It’s been a while since I’ve been around.  Sorry about that.  But there’s been reasons.  Some pleasant, most not so much.  Depression acting up again and the emotional fall when unrealistic expectations don’t come around all add to the fact.

Plus there’s this lime jello that I’m currently eating….  

Eww.

I mean I’ve had some bad jello in my life, but this stuff takes the proverbial cake.  And now that I think about it, the same goes for the Chinese food I had last weekend.  Disgusting stuff.

But that isn’t what I want to talk about.  Nor is the depression.  I’m dealing with it and trying to get past things with help and meds.  ‘Nuff said.  No, what I wanted to say was I’ve stopped writing for a little bit.  Or maybe it’s better to state that I’m coming back to writing after a bit.  Six of one, half a dozen of the other?

Now, I think that it would come as no surprise to find out that most of us writers out there are self-taught.  Some things are just better learned hands-on by doing it over and over, day after day.  How do we become better writers?  By putting the proverbial pen to paper again and again.  They say practice makes perfect, right?  Well, perfection may be unrealistic, but we always shoot for it.

And my writing has been getting better.  I will admit that it might not be terribly obvious here, seeing as I don’t feel that my writing style has changed all that much on this blog.  But blogs are for talking, and here I write how I talk, full of mismatched sentences and run-on thoughts.  Writing a story or a novel is totally different.  We have to create coherent thoughts that has a precise direction in order to create that narrative.

You know that.  I know that.  We’re on the same page.

Right now, I am writing some of my best stuff.  Emotional wordplay that affects me for hours after I’ve finished.  Fantastic scenes which are solid in their description and objective.  I could go on, but I’m sure that you don’t want to hear about me beating my own chest, so to speak.  So why did I take a break then?

That whole narrative thing.  It implies that there is a direction that the story is heading.  That the reader’s time investment is worthwhile because we’ve created an engaging story that draws you in.  Makes you want to live it with the characters and see the world through their eyes.

Yeah.  That wasn’t happening.

Sure, I wrote some great stuff, but it was all disjointed and put together with shoddy reasoning.  I could do better.  I knew this.  My wife knew this.  My beta readers knew this.  It got embarrassing to show it off.  While the sentence structure was a thing of beauty, my story was a flop.  To put it nicely.  So I had to fix that.  But how?

College and university professors regularly go on something called a sabbatical.  I’m sure that we’re all familiar with the term, if not exactly what it means.  Essentially, these professors leave their day job behind in order to pursue greater understanding within their field.  Sometimes this means compiling information and writing a book.  Some times it means sifting through old records to dig out unknown nuggets of information.  Other things.  Essentially what they are doing is growing their knowledge on a subject.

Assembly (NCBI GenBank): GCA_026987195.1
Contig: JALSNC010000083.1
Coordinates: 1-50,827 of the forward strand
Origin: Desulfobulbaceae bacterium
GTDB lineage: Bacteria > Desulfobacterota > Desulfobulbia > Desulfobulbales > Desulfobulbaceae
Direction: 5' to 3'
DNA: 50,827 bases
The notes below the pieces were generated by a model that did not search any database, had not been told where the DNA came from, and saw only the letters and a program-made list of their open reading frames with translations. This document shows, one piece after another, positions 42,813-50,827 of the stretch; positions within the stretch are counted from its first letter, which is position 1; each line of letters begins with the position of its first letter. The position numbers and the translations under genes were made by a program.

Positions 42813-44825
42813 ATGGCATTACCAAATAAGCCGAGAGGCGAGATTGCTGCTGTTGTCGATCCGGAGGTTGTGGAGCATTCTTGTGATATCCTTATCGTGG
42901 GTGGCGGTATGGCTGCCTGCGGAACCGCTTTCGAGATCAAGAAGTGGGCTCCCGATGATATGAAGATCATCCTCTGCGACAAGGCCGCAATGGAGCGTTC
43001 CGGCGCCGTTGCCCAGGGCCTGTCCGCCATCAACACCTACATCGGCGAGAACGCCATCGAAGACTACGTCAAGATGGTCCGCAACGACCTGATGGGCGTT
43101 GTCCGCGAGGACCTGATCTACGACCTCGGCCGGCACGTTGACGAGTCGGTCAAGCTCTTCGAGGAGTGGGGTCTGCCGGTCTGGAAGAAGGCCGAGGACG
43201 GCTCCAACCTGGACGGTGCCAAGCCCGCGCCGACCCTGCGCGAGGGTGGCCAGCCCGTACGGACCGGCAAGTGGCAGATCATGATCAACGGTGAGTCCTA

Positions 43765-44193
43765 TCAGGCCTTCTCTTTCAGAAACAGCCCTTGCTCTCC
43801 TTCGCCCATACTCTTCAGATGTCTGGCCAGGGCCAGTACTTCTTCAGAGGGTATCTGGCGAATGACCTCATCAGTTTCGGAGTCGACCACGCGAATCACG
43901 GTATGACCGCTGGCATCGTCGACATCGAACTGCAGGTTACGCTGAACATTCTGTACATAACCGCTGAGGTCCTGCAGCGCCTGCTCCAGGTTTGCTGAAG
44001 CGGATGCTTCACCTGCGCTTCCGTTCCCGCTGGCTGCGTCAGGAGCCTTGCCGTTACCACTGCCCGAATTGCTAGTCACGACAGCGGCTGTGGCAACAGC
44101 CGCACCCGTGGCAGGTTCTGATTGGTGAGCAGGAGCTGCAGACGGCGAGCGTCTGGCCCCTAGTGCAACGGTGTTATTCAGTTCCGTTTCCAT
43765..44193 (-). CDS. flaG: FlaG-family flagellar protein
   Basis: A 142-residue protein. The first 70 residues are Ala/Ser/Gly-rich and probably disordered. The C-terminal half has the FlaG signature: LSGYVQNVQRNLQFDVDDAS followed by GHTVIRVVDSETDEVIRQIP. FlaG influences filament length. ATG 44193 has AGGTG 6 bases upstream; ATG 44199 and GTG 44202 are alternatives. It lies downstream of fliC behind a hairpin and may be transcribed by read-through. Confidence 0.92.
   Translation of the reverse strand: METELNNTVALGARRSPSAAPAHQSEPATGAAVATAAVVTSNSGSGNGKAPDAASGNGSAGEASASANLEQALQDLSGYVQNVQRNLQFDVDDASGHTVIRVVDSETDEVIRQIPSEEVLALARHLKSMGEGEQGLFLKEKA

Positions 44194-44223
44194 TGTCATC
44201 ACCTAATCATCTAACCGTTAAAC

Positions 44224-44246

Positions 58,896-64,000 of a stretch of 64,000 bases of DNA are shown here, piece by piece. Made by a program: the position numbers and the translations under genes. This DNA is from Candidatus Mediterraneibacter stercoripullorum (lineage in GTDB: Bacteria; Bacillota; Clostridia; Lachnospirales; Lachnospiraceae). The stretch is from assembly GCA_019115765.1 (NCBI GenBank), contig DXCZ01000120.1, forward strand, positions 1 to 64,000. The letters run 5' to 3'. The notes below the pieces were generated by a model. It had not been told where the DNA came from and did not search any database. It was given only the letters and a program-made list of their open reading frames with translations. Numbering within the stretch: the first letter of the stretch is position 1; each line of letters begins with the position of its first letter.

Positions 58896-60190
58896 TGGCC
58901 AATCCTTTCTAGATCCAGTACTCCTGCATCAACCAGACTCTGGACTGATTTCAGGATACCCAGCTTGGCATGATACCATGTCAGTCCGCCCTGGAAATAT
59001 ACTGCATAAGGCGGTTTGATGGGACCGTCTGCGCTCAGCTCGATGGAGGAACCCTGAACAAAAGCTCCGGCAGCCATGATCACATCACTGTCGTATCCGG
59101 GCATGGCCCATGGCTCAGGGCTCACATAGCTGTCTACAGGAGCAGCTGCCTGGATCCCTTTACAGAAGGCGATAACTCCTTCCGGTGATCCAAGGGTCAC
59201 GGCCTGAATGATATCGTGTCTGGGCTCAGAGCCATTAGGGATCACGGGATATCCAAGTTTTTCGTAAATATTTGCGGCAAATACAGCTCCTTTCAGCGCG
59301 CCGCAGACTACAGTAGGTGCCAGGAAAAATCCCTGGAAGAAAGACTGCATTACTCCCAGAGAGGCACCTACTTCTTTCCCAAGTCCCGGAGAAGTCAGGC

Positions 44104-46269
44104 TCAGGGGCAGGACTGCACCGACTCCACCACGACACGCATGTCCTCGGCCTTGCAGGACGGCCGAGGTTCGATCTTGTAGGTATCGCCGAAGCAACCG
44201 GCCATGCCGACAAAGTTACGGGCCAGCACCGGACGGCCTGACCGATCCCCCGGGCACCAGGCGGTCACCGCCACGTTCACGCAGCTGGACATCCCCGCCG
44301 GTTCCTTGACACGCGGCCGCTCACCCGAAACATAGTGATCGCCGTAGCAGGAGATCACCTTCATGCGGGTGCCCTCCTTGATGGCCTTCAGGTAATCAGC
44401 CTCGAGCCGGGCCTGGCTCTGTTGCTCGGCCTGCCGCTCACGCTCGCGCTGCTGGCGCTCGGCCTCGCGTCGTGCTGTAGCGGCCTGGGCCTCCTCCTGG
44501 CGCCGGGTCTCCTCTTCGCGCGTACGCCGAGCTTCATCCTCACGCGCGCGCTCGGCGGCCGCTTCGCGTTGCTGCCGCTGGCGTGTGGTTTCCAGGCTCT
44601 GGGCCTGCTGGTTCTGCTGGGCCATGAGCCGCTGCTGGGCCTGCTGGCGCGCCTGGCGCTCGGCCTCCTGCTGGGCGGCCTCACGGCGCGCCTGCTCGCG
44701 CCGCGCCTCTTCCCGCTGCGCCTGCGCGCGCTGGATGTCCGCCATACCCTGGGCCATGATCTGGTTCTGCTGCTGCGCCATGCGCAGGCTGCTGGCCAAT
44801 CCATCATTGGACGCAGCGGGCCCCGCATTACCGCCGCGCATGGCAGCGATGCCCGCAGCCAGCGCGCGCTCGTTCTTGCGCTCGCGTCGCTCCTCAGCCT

And that’s what I’m doing.  I’ve taken to reading and learning about story structure and development.  Learning what roles characters have in a plot and what the different thresholds (I didn’t realize there was more than two) in a story symbolize.  Other important stuff.  And I’m learning a lot.  I can tell you that I won’t ever think about Star Wars in the same way again.

I’m no where near done either.  But I don’t know how much longer I can wait to type little words across my computer screen.  The hands itch and the fingers wag in preparatory warm-ups.  Maybe I’ll give in today.  Maybe next week.  But the end is nigh.  The only real question is what genre will it be?

Not sci-fi.  I’m sure of that.


If you find my blog interesting, please check out my debut novel, The Red Dress!  

The Red Dress is a contemporary mystery awash in colorful characters, witty banter, and—let us not forget—murder.  That’s what happens when love and politics mix.  But not all is doom and gloom.  There’s also knitting, romance novels, and a smattering of cooking.  If you’re a fan of the genre or in the mood to try something new, give it a shot.  I’m sure that you’ll love it.

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2 thoughts on “I’m Back. Sorta.

  1. I understand the need to step away, and it’s good you recognized that need.

    A bad thing would be to say you could handle it, and the resultant pressure destroying whatever you were attempting to create. Time off, on occasion, is a necessity. Not a convenience.

    There’s an old saying, “Take the time to care for you, and everything else will fall in line.” Or, something to that effect. So, take the time you need, just don’t let your inner critic tell you to take too much of it. I think, at least for me, the longer you take off, the harder it may be to get back.

    Liked by 1 person

    1. I am right there with you! It is a pain to get back into the swing of things with the longer I take off. Unfortunately, my emotional make-up and psychological disposition make it hard to not listen to the inner critic. Which, of course, only makes things take longer.

      All the same, I’m reading this book off and on, and it HAS helped me develop my storytelling. I would really recommend it to any author, or aspiring author.

      Liked by 1 person

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